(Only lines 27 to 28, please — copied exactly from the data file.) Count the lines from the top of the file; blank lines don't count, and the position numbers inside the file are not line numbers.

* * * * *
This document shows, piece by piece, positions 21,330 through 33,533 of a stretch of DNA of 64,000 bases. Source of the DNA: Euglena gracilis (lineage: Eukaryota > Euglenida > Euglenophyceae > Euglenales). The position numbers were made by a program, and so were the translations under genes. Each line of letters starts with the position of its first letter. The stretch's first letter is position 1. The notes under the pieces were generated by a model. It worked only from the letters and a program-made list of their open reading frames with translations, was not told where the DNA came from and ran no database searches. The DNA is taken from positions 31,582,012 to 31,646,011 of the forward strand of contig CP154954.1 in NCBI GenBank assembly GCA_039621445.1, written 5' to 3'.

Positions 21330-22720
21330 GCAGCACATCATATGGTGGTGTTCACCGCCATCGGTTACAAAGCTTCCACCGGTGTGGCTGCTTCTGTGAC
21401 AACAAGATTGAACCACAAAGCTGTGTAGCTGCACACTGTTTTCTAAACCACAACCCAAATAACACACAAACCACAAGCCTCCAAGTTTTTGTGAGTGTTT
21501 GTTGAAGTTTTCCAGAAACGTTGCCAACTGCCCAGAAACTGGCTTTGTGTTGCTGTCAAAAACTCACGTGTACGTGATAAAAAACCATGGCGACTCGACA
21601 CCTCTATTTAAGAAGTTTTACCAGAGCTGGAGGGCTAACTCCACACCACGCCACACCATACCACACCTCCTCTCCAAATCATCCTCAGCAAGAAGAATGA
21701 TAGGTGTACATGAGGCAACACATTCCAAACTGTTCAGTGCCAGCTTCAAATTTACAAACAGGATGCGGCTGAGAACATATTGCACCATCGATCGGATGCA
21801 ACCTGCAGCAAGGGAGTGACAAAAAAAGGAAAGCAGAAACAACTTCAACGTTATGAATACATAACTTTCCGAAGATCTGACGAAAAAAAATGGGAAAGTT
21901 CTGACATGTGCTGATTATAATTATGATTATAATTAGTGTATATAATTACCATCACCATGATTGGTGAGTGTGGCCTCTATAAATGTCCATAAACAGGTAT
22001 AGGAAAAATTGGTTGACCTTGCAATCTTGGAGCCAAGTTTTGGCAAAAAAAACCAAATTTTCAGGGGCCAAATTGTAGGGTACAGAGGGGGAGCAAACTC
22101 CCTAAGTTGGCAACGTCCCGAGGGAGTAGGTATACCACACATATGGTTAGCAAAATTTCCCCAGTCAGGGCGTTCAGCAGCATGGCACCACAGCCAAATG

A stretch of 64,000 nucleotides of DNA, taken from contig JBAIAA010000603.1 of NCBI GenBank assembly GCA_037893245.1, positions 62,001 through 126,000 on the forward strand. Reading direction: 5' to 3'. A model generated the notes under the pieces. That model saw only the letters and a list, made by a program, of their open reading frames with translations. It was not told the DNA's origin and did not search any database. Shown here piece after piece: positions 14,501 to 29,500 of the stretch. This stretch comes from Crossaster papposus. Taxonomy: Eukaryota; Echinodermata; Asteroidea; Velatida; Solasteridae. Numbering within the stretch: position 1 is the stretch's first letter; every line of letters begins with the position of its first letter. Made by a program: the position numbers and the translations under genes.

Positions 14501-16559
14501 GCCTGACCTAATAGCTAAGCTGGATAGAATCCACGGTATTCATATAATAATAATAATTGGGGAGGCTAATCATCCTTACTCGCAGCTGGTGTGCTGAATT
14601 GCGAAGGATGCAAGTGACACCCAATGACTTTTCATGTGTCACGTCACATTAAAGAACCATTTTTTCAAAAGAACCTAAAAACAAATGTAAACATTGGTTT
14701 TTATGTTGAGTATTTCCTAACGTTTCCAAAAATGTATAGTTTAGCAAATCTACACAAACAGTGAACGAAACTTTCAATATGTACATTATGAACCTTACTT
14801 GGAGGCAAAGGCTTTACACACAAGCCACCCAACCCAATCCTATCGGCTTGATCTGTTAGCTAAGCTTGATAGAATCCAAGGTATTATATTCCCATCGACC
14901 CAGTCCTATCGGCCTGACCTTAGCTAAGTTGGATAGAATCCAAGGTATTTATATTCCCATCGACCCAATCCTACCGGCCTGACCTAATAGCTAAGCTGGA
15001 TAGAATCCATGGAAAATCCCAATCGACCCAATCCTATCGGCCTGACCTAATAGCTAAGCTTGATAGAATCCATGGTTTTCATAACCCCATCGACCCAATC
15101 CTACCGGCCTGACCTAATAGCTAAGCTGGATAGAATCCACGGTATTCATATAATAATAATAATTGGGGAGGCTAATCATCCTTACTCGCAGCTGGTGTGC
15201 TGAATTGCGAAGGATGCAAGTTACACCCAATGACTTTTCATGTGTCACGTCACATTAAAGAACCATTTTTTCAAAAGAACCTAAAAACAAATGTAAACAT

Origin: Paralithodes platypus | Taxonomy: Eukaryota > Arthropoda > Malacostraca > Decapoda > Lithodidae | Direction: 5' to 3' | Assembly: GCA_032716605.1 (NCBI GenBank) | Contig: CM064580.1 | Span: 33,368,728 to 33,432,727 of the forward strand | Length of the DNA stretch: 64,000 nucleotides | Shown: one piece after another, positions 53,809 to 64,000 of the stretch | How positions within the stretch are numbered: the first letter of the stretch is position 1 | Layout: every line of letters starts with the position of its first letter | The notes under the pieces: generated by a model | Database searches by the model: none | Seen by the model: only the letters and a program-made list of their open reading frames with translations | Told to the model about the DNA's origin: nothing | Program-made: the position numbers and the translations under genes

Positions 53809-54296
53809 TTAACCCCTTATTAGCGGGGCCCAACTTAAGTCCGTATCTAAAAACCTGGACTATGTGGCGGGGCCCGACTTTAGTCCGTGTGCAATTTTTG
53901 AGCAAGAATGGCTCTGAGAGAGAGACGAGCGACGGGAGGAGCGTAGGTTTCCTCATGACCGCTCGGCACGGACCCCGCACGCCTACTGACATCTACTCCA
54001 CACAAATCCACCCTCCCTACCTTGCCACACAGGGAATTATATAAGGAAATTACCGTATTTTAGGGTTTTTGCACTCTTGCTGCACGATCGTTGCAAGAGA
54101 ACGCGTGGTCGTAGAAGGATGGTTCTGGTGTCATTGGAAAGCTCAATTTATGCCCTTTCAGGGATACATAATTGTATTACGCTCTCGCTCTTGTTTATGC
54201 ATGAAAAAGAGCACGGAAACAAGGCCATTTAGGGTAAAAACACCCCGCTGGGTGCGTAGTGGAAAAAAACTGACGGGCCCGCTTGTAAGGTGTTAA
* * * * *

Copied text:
54101 ACGCGTGGTCGTAGAAGGATGGTTCTGGTGTCATTGGAAAGCTCAATTTATGCCCTTTCAGGGATACATAATTGTATTACGCTCTCGCTCTTGTTTATGC
54201 ATGAAAAAGAGCACGGAAACAAGGCCATTTAGGGTAAAAACACCCCGCTGGGTGCGTAGTGGAAAAAAACTGACGGGCCCGCTTGTAAGGTGTTAA